]. Sandulache et al. discovered that a majority of HNSCC cancer cell lines show a dependence on glucose and not glutamine [60
]. This study also referred to FaDu. However, FaDu, as contrasted with all of the other 14 tested HNSCC (Detroit 562 and Cal 27 were not included in the panel), did not exert a similar rate of sensitivity to non-metabolizable D-glucose analogues. The data was: IC50
10.90 (FaDu) versus IC50
0.79 with UMSCC22B—the most sensitive cell line.
4.4. NQO1 and Its Splice Variants—TaqMan Probes Validation
Regardless of the conditions applied, three NQO
1 transcript variants were detected. Based on WB analyses, only the longest one, TV1, as compared with the other two, TV3 and TV4, seemed to translate in the mature protein. The change of the ratio TV1/TV3 was measured. We have shown that only in Cal 27, under NC3, did this ratio increase. It decreased in the other three cell lines. It is unfortunate that the NQO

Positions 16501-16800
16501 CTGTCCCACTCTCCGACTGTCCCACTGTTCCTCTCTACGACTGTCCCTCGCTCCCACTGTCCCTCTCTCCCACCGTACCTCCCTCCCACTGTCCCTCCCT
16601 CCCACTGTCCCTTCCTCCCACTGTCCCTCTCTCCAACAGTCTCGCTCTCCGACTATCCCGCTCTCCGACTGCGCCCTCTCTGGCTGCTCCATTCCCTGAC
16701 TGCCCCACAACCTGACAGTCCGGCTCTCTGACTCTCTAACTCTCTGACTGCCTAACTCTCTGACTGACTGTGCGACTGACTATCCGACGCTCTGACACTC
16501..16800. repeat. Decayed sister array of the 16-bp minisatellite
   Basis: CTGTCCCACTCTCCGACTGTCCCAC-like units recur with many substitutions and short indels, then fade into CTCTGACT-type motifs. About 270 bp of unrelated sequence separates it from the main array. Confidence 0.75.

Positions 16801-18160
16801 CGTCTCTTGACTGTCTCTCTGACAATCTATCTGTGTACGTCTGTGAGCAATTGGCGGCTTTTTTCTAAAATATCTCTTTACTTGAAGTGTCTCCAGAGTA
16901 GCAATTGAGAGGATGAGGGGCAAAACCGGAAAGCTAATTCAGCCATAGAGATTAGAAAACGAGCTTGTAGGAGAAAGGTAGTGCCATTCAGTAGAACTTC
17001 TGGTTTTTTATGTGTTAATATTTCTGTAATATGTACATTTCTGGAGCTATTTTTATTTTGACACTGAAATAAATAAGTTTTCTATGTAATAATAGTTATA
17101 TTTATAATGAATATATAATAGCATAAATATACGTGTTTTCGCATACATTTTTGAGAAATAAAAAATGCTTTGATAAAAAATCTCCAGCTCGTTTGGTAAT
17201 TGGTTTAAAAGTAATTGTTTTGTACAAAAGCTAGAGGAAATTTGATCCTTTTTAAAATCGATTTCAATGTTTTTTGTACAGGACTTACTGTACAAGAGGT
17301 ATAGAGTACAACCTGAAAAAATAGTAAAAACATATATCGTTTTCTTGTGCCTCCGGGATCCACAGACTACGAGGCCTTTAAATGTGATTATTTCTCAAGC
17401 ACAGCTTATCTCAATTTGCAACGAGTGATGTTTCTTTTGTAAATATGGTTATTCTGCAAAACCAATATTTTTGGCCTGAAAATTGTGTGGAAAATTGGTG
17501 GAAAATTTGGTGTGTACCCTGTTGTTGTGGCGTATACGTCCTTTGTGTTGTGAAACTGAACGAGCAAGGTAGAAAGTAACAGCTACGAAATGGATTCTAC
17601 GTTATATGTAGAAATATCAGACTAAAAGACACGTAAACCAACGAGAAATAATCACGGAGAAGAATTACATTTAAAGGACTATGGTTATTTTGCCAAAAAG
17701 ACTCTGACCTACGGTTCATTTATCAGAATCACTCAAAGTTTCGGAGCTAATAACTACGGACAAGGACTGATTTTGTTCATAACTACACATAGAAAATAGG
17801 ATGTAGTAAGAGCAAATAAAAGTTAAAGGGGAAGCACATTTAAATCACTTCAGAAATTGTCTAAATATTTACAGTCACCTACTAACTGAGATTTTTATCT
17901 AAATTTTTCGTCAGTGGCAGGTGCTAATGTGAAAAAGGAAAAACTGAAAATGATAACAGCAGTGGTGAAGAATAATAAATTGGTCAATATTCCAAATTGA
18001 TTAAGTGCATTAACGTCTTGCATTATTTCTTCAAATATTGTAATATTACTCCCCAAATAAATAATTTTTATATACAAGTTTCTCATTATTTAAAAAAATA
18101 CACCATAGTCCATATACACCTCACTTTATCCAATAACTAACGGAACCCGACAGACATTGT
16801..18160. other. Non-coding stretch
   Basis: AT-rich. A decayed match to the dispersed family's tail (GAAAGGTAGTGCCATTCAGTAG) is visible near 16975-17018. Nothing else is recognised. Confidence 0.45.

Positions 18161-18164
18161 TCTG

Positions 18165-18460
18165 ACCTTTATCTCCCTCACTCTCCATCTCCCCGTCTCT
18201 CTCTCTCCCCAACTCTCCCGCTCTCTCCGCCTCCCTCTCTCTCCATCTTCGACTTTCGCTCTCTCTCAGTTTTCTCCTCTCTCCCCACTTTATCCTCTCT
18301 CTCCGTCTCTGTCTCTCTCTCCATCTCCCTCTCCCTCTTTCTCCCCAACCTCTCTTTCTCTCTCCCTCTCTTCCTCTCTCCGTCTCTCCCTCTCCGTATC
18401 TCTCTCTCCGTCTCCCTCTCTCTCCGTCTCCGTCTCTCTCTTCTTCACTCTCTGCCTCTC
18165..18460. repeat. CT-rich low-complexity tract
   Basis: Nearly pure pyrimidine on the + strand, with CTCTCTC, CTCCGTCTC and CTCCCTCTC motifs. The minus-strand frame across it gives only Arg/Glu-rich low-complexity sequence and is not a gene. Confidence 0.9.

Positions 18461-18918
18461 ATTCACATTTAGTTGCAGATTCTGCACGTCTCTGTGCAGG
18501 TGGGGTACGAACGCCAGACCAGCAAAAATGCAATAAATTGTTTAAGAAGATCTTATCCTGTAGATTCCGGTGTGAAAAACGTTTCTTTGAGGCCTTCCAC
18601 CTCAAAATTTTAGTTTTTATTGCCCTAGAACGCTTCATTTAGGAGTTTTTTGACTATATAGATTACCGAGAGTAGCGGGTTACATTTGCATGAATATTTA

1 transcript fold change under NC3 in FaDu could not be accurately measured (Figure 3
F), where there was a significant decrease of the TV1/TV3 ratio (Figure 6
). Based on the Ct values, we estimated that the NQO
1 transcription, under NC3, does not significantly vary from the control condition (NC1) (Figure 3
). The change of TV1/TV3 ratio was not influenced by rs1131341 [31
], as all cell lines had the same genotype with respect to this SNV. Thus, we concluded that the change TV1/TV3 depends on both conditions applied and the cell-type specific response, which clearly differentiated Cal 27 from other cell lines [61
]. It is possible that, through this mechanism, this cell line compensates NQO1 basal activity, which is significantly lower (90 U) than the NQO1 activity in Detroit 562 (790 U) and FaDu (1400 U) [36
]. It also raises a question with respect to compensatory mechanisms associated not only with the level of transcription, but also with splicing, when there is a high ROS generation. Cal 27, the cell line with the lowest NQO1 activity under basal conditions, had the strongest increase of NQO1 transcript and adjusted the TV1/TV3 ratio in favor of TV1. FaDu, the cell line with the highest NQO1 activity under basal conditions, had no increase of NQO1 transcript and reduced the TV1/TV3 ratio.